King Stephen wields power from beyond the grave in Faversham
Building work at the
Queen Elizabeth School in Faversham
Faversham's mystery monarch is causing havoc from beyond
the grave... delaying building work at his potential burial
Work on a new auditorium and sixth form centre was due to start
at the Queen Elizabeth’s grammar school in Abbey Place after the
But, after attention turned to the final resting place of King
Stephen (pictured below), building work was stopped at the site for
The body of the medieval king, along with his wife Queen Matilda
and son Eustace, were buried in the grounds of the former Faversham
Abbey church in 1154.
The Abbey was dissolved in 1538 by Henry VIII and most of it was
But that site is now home to the grammar school’s playing
And after the discovery of Richard III in a car park it could
now be that fellow monarch King Stephen is buried in the Faversham
school’s playing fields.
Head teacher David Anderson said: “The prospect of
Faversham having its own slice of history is very exciting.
“The building of the new auditorium and sixth form centre is now
under way, despite considerable delays due to archaeology.
“There has been some sensitivity around this, probably due to
the recent discovery of Richard III in Leicester.
“The location of the remains of King Stephen are still unknown
but may well be on the school grounds.
“This has certainly slowed the building works. Even as we speak,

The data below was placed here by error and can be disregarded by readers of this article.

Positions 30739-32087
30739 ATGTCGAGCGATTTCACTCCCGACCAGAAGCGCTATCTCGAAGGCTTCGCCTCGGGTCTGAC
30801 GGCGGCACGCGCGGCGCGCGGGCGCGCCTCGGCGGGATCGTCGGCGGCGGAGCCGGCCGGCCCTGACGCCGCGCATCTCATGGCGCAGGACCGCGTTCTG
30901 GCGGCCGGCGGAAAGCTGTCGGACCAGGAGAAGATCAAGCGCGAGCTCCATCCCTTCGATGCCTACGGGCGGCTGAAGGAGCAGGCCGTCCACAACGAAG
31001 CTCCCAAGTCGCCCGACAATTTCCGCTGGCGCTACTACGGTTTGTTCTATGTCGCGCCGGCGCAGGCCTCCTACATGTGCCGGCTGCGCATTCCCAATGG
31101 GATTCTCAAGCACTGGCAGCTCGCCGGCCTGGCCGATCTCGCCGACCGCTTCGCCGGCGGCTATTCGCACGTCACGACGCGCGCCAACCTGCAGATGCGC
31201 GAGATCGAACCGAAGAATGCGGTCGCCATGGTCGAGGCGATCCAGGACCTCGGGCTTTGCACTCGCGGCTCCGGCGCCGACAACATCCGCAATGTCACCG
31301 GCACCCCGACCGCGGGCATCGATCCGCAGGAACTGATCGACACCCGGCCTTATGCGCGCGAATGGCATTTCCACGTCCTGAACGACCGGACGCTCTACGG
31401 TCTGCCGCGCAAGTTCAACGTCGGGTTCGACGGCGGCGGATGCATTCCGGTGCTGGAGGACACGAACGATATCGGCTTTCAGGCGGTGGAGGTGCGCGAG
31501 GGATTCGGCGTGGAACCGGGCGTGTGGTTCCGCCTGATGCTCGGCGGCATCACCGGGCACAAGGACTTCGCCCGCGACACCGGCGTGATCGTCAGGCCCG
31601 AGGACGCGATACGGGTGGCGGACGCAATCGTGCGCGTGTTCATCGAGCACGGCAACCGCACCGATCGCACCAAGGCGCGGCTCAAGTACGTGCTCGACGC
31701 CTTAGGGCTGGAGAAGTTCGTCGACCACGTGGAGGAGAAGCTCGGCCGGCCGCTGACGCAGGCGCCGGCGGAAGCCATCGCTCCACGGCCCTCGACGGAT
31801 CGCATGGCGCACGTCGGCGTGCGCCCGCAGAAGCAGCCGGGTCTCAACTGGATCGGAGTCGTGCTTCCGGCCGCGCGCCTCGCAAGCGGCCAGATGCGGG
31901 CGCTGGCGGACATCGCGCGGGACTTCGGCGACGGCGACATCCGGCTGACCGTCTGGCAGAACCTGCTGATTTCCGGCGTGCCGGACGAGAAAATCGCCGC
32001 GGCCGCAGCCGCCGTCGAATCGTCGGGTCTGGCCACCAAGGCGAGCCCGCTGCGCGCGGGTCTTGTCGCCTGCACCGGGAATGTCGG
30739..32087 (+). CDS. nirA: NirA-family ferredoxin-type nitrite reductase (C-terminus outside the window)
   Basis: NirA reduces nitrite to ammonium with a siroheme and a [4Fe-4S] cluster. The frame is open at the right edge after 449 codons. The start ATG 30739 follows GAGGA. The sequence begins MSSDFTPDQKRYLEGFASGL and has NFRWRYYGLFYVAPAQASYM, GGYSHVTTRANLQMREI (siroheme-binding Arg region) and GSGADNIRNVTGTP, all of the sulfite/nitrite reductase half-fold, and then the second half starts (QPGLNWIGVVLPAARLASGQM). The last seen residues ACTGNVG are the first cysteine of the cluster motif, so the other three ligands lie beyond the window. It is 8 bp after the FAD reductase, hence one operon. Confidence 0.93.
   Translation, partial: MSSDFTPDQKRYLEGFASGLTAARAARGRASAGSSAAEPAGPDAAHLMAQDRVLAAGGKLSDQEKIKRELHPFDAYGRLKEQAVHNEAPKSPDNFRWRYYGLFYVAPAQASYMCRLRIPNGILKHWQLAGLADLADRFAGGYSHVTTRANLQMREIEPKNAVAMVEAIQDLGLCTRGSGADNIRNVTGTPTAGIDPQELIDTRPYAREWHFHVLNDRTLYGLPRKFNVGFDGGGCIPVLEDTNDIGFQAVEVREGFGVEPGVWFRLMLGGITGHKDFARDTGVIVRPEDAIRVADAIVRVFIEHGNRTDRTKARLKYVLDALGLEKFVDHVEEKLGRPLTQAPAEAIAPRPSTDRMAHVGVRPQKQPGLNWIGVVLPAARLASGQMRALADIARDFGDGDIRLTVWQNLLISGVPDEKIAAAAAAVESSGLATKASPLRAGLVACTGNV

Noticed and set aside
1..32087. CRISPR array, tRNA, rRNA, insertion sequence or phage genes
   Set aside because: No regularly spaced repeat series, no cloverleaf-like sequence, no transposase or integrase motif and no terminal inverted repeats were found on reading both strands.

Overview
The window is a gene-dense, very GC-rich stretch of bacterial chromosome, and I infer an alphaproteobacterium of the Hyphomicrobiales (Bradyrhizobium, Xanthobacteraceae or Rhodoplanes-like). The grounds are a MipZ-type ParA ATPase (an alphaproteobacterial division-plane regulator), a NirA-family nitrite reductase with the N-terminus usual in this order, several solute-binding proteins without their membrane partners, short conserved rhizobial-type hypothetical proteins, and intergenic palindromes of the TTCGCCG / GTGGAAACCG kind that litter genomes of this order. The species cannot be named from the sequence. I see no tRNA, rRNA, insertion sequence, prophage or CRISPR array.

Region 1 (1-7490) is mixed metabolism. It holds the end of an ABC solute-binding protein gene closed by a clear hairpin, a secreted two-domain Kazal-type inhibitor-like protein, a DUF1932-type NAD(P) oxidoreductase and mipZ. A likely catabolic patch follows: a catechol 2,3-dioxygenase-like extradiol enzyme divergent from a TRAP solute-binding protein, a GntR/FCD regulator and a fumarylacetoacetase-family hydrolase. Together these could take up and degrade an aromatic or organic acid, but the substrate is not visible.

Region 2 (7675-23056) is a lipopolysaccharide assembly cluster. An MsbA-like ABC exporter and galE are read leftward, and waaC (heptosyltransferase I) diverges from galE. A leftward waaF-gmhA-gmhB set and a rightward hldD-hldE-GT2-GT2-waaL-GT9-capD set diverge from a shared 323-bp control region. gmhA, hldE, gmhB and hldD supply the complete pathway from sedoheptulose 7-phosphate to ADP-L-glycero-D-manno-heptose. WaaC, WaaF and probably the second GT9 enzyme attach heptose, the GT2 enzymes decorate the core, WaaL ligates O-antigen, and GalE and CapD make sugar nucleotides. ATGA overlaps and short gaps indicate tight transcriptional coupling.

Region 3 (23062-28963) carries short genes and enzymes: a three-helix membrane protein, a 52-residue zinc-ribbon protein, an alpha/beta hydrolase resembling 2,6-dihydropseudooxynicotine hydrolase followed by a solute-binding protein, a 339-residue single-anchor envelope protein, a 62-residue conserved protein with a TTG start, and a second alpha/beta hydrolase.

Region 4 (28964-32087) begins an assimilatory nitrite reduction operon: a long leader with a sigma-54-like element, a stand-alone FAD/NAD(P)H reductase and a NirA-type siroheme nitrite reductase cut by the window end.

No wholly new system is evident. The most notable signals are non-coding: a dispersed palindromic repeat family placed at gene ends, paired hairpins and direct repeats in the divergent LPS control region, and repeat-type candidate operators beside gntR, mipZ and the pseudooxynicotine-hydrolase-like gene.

we have archaeologists in the trenches that will form the
foundations of the new sixth form and humanities centre. Who knows
what they will find!”
Legend has it King Stephen’s bones were thrown into Faversham
Creek when the building was dismantled.
However, the exact location of his skeleton remains shrouded in
mystery and it has been suggested the former king could be buried
beneath the school grounds.
Rumours also circulated that a tomb in nearby Faversham Parish
Church of St Mary of Charity could be home to the bones.
Interest has grown after
the remains of Richard III were discovered underneath a car
park in Leicester. Picture: University of Leicester
The building delays follow calls for Faversham to find its long
Manager of Faversham Enterprise Partnership Laurence Young said:
“It’s time to get to the truth about King Stephen and his burial
“The worldwide interest in Richard III has been colossal and,
while Stephen doesn’t have his profile as a leading historic
figure, he is one of very few English kings whose fate is not known
“From a national perspective it is something that ought to be
investigated and settled one way or the other.”
The schools hopes to have the new building up and running by
October this year.
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